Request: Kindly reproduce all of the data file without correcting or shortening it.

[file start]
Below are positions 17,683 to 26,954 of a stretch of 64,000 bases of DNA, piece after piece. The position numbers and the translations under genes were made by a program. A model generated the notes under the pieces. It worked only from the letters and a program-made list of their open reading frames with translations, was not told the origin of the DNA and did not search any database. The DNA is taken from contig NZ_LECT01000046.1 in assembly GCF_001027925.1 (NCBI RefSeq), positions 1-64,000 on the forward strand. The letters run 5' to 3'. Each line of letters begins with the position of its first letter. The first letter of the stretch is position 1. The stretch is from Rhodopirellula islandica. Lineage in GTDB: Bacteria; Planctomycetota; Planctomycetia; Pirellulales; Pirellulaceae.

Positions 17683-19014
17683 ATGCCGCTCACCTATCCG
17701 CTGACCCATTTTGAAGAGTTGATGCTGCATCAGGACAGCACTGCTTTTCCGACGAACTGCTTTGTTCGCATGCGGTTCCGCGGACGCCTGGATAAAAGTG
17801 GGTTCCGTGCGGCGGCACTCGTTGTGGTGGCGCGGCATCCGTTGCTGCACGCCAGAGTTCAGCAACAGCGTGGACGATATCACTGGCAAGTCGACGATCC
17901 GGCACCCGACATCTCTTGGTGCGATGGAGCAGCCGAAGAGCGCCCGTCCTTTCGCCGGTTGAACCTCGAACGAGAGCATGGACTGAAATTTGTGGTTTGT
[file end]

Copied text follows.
Below are positions 17,683 to 26,954 of a stretch of 64,000 bases of DNA, piece after piece. The position numbers and the translations under genes were made by a program. A model generated the notes under the pieces. It worked only from the letters and a program-made list of their open reading frames with translations, was not told the origin of the DNA and did not search any database. The DNA is taken from contig NZ_LECT01000046.1 in assembly GCF_001027925.1 (NCBI RefSeq), positions 1-64,000 on the forward strand. The letters run 5' to 3'. Each line of letters begins with the position of its first letter. The first letter of the stretch is position 1. The stretch is from Rhodopirellula islandica. Lineage in GTDB: Bacteria; Planctomycetota; Planctomycetia; Pirellulales; Pirellulaceae.

Positions 17683-19014
17683 ATGCCGCTCACCTATCCG
17701 CTGACCCATTTTGAAGAGTTGATGCTGCATCAGGACAGCACTGCTTTTCCGACGAACTGCTTTGTTCGCATGCGGTTCCGCGGACGCCTGGATAAAAGTG
17801 GGTTCCGTGCGGCGGCACTCGTTGTGGTGGCGCGGCATCCGTTGCTGCACGCCAGAGTTCAGCAACAGCGTGGACGATATCACTGGCAAGTCGACGATCC
17901 GGCACCCGACATCTCTTGGTGCGATGGAGCAGCCGAAGAGCGCCCGTCCTTTCGCCGGTTGAACCTCGAACGAGAGCATGGACTGAAATTTGTGGTTTGT